The Good, The Bad & The Badass: Bruce Lee

Bruce Lee

bruce lee game of death

Last year, at the Toronto International Film Festival, I was among the visiting journos who caused a bit of a commotion after watching the purported Bruce Lee biopic, BIRTH OF THE DRAGON, with many of us complaining that Lee was unnecessarily sidelined in his own movie. Instead, it became about the journey of Lee’s white sidekick, a part ludicrously patterned on Steve McQueen (ignoring pretty much everything about McQueen’s life in the process). To be fair, the filmmakers have since said this was an unfinished cut, but that was not how the film was presented. Why would anyone bring an unfinished movie to the biggest film festival in the world? This week, the delayed, recut edition of the movie comes out, and from what I understand, steps have been taken to shift the focus somewhat, although I can’t see how it could really be improved at this point.

bruce lee fist of fury

That Lee’s legacy would be short-shifted in 2017 is ridiculous, especially considering that in 1993, he was good enough to get his own big-budget studio biopic, DRAGON: THE BRUCE LEE STORY (hardly factual, but entertaining) that was a box-office hit to boot. Forty-four years after his death, Lee remains the biggest star in the history of martial arts cinema. Although guys like Jackie Chan, Donnie Yen & Jet Li have come close, there’s something about Lee that makes him different – his attitude. A rebellious, James Dean-type, he was the first truly modern martial arts hero, mixing an east meets west sensibility that made him equally popular in both places.

bruce lee enter the dragon

In one of the greatest tragedies in the history of cinema, Lee died at the young age of thirty-two, with only four completed films in the can. Had he lived, who knows what would have happened? Would he have continued on as a giant, or would he have been eclipsed? We’ll never know, but the fact remains, Bruce Lee is one of the greatest modern icons, and his body of work, short as it is, will stand the test of time.

His Best Work
bruce lee enter the dragon

While FIST OF FURY probably has better action; ENTER THE DRAGON remains his most solid overall film. An American production that didn’t sideline its Asian star (although he had to share the limelight with supporting players John Saxon & Jim Kelly); Lee went all-in on his attempt to break into the American market. Having spent years in San Francisco, he was virtually a native English speaker, and his edge made him an easier sell to Western audiences than most. For me, I’ll never forget watching it at my thirteenth birthday party on VHS in 1994, as it sparked a lifelong fascination with martial arts and kung fu cult cinema.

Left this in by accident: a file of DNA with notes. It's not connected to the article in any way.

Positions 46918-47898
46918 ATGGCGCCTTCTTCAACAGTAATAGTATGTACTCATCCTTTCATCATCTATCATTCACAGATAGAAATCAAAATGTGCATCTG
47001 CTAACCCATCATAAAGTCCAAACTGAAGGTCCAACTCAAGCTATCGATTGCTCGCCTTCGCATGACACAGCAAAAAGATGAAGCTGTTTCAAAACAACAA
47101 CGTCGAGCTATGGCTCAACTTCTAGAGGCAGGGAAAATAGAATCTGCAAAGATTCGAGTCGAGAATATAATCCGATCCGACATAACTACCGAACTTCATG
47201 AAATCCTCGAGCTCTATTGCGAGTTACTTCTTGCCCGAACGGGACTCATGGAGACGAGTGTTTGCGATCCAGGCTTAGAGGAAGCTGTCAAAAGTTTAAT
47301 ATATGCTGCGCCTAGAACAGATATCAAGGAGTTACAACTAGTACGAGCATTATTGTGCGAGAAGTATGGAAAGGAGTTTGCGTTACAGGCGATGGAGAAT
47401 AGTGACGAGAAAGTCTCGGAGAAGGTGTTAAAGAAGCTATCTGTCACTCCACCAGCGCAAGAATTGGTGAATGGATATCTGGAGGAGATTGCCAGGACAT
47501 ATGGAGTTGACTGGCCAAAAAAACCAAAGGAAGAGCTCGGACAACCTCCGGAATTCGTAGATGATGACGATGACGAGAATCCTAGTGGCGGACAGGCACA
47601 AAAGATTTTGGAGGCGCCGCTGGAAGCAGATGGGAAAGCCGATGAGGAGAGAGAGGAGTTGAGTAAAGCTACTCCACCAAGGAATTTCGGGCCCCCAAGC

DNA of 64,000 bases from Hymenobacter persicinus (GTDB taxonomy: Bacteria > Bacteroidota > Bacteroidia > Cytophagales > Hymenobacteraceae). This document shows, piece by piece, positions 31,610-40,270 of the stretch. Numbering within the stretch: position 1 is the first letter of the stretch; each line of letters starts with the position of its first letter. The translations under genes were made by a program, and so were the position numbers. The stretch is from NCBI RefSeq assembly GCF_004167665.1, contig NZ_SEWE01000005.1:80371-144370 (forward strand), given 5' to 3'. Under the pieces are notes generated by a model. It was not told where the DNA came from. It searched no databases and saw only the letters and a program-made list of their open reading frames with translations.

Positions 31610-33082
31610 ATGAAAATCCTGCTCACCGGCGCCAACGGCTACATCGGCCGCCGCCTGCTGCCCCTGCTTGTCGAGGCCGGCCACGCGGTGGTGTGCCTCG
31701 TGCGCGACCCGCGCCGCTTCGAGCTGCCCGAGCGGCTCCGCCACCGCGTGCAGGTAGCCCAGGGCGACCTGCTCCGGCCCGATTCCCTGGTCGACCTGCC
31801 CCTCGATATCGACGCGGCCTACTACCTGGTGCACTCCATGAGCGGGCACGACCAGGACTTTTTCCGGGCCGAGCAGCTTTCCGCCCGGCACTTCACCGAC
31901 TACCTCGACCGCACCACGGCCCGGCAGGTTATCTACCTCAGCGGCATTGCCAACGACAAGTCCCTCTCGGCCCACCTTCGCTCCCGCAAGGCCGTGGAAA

His Most Underrated Film
bruce lee way of the dragon chuck norris

Thanks to a tense working relationship with Lo Wei, the director of his first two films, Lee himself went behind the camera to direct WAY OF THE DRAGON. As a country bumpkin ill at ease in the big city (Rome), Lee set the template for Jackie Chan’s later fish-out-of-water action comedies. This one gets a little darker than Chan’s movies ever did, and there are some silly scenes (such as the dramatic close-ups of the cat in the final battle), but many sequences in it are iconic. In particular, there’s the incredible final battle between Lee and a young Chuck Norris, in the Roman Coliseum, which may stand as Lee’s all-time greatest mano-a-mano fight.

His Most Overrated Film
bruce lee game of death kareem abdul jabbar

People love GAME OF DEATH, but only for the finale. For those unaware, Lee died in the middle of filming what he hoped would be his greatest film, only leaving behind about forty minutes of fight scenes meant for the climax. After he died, Golden Harvest and his ENTER THE DRAGON director Robert Clouse, in an attempt to cash-in on the western market that was in the midst of a Lee-started kung fu craze, decided to turn this footage into a feature. No expense was spared, with them even hiring James Bond composer John Barry to do the soundtrack. Too bad that they didn’t realize that there was virtually no way to do this without being exploitative or cheesy, with horrible doubles taking his place, when they don’t revert to stock footage, or – horribly – a cut out of Lee’s head superimposed on another actor. What’s even worse is that they used footage from his actual funeral. Gross.

His Most Badass Moment

That said, I’m still glad GAME OF DEATH exists – for one reason. It allowed us to finally see the shelved original footage Lee shot, with the finale of the film being a cut-down version that pairs Lee in a series of battles with Dan Inosanto, Ji Han-jae, and finally Kareem Abdul-Jabbar in what’s maybe not his greatest fight, but certainly his most iconic.

His Five Best Films

4. GAME OF DEATH (for the finale alone)

Up Next

Despite the bad reviews, Bruce Lee aficionados probably won’t be able to help themselves when BIRTH OF THE DRAGON comes out on Friday, and who can blame them? It’s been more than forty years, but nothing has diminished his legacy (or that of his son – the late, talented Brandon Lee) and I doubt anything ever will. Rest in peace good Dragon.

Source: JoBlo.com



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